- Many people who get migraines experience worsening symptoms during extreme weather changes, hot or humid summer weather, or changes in barometric pressure.
- Several studies attempting to find a scientific correlation between weather and migraines have yielded conflicting results. However, many headache specialists recognize that weather can be a potential migraine trigger.
- Managing the triggers you can control, tracking the weather, avoiding outdoor activity during peak temperature hours, and keeping rescue medications on hand can help you manage migraine symptoms during the summer.
If you are living with migraines, you have probably noticed that certain triggers bring on your headaches. Common triggers include certain foods or beverages, or medications, bright lights, loud noises, strong smells, stress, or sleep changes. The warm, humid days of summer may also make some people more likely to develop a migraine or contribute to worsening migraine symptoms.
In fact, patients with both episodic and chronic migraine consistently report worsening symptoms with extreme weather changes, hot or humid weather, or changes in barometric pressure. However, researchers have been unable to find sufficient scientific evidence that identifies a clear correlation between migraine and weather. Despite this, many headache specialists recognize weather factors mentioned as potential migraine triggers.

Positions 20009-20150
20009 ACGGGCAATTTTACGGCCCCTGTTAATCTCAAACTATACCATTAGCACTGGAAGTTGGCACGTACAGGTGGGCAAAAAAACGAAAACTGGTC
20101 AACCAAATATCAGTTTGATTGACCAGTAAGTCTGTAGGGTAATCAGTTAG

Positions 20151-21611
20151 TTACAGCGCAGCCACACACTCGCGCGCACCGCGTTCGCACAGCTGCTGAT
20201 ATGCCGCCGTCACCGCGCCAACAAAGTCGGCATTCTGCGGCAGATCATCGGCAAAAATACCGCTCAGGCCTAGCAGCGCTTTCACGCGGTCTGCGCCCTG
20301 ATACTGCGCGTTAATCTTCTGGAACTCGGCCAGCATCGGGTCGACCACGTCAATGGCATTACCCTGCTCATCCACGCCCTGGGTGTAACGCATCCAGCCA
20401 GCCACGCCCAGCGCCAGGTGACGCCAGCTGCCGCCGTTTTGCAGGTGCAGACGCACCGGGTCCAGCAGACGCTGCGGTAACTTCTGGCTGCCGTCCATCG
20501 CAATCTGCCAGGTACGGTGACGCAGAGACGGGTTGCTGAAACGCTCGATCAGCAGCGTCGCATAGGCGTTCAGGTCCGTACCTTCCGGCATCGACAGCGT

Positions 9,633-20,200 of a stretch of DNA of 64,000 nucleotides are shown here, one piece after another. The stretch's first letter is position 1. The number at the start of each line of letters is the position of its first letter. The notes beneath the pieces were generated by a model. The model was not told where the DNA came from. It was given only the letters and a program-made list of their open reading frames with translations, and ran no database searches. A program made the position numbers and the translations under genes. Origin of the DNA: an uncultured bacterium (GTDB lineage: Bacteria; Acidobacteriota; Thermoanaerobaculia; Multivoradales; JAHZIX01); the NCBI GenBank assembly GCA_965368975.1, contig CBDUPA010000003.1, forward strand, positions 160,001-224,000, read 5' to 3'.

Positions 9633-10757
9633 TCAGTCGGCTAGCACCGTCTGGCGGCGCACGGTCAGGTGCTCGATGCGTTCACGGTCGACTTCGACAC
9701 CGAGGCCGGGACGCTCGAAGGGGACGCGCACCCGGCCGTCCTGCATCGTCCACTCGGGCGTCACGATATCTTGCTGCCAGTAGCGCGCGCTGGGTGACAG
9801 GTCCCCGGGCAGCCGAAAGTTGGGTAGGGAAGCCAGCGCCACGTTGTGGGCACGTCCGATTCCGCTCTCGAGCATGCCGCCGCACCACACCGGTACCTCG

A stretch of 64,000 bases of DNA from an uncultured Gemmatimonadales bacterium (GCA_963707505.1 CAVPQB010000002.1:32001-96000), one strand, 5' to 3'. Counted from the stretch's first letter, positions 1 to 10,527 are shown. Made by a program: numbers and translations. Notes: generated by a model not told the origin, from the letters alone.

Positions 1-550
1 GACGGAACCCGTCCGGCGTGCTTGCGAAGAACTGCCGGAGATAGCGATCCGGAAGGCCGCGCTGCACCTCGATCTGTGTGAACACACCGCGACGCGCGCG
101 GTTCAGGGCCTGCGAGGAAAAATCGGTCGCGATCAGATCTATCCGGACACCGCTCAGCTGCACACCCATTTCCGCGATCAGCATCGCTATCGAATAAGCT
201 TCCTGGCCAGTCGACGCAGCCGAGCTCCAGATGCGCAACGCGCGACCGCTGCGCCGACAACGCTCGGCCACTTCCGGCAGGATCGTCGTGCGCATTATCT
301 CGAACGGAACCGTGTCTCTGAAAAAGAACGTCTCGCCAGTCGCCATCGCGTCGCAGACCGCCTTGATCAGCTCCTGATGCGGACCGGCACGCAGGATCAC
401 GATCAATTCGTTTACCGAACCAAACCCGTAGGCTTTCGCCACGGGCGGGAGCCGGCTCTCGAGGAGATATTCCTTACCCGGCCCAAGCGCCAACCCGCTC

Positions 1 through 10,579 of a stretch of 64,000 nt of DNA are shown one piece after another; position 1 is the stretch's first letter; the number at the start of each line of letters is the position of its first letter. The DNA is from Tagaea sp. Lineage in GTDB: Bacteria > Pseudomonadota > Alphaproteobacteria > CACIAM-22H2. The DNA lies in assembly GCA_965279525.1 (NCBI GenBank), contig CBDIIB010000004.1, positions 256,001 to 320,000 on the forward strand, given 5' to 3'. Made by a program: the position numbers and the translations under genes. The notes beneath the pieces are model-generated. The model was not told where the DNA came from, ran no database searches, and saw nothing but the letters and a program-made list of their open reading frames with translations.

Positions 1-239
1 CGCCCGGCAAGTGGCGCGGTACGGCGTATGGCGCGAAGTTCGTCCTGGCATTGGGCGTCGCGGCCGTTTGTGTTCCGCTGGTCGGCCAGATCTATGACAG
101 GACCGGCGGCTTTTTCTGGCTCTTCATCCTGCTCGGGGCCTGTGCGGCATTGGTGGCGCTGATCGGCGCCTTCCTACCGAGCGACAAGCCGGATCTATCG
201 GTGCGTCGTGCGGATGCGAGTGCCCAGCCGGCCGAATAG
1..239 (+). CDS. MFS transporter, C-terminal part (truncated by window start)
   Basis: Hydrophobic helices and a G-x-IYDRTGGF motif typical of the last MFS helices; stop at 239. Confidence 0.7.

Several studies attempting to find a scientific correlation between weather and migraines have yielded conflicting results. These contradictory results could be caused by several challenges that may affect researchers’ abilities to establish this correlation.
For example, many people with migraines have several triggers that could potentially affect them at the same time, so it’s difficult for researchers to single out the weather as the cause of someone’s migraine symptoms. Also, the definition and description of weather changes can be different for each person, and some people may be more sensitive to weather-related changes than others.
Minimizing weather-related migraine symptoms
If you notice that your migraine symptoms get worse in the summer, you’re not alone — and there are a few things you can do that may help you feel better.
The first step in minimizing the impact of weather on your migraine symptoms is understanding that high temperatures or high humidity can be a trigger.